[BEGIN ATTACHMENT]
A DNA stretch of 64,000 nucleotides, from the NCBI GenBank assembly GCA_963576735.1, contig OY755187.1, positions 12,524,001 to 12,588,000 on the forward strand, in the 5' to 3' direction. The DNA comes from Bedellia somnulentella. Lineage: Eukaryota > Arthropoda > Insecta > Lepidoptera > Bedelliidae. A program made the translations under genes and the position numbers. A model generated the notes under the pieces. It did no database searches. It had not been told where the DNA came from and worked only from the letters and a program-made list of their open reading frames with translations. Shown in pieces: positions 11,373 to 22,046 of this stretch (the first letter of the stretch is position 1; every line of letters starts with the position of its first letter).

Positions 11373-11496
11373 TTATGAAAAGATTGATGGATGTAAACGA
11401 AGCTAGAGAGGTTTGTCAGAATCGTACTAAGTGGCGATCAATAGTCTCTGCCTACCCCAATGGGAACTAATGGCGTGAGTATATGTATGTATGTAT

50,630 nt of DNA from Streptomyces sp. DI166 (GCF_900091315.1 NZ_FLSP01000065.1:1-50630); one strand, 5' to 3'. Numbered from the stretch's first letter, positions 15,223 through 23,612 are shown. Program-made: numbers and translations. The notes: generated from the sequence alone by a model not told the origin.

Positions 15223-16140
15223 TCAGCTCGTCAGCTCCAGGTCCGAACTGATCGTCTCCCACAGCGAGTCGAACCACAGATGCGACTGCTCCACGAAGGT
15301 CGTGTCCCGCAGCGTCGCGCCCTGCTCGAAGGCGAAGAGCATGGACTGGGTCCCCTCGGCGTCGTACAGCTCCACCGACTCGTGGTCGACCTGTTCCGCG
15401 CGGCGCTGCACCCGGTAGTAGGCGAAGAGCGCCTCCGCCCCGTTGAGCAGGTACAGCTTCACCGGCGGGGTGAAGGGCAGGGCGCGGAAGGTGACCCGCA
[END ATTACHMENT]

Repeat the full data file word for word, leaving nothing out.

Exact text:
A DNA stretch of 64,000 nucleotides, from the NCBI GenBank assembly GCA_963576735.1, contig OY755187.1, positions 12,524,001 to 12,588,000 on the forward strand, in the 5' to 3' direction. The DNA comes from Bedellia somnulentella. Lineage: Eukaryota > Arthropoda > Insecta > Lepidoptera > Bedelliidae. A program made the translations under genes and the position numbers. A model generated the notes under the pieces. It did no database searches. It had not been told where the DNA came from and worked only from the letters and a program-made list of their open reading frames with translations. Shown in pieces: positions 11,373 to 22,046 of this stretch (the first letter of the stretch is position 1; every line of letters starts with the position of its first letter).

Positions 11373-11496
11373 TTATGAAAAGATTGATGGATGTAAACGA
11401 AGCTAGAGAGGTTTGTCAGAATCGTACTAAGTGGCGATCAATAGTCTCTGCCTACCCCAATGGGAACTAATGGCGTGAGTATATGTATGTATGTAT

50,630 nt of DNA from Streptomyces sp. DI166 (GCF_900091315.1 NZ_FLSP01000065.1:1-50630); one strand, 5' to 3'. Numbered from the stretch's first letter, positions 15,223 through 23,612 are shown. Program-made: numbers and translations. The notes: generated from the sequence alone by a model not told the origin.

Positions 15223-16140
15223 TCAGCTCGTCAGCTCCAGGTCCGAACTGATCGTCTCCCACAGCGAGTCGAACCACAGATGCGACTGCTCCACGAAGGT
15301 CGTGTCCCGCAGCGTCGCGCCCTGCTCGAAGGCGAAGAGCATGGACTGGGTCCCCTCGGCGTCGTACAGCTCCACCGACTCGTGGTCGACCTGTTCCGCG
15401 CGGCGCTGCACCCGGTAGTAGGCGAAGAGCGCCTCCGCCCCGTTGAGCAGGTACAGCTTCACCGGCGGGGTGAAGGGCAGGGCGCGGAAGGTGACCCGCA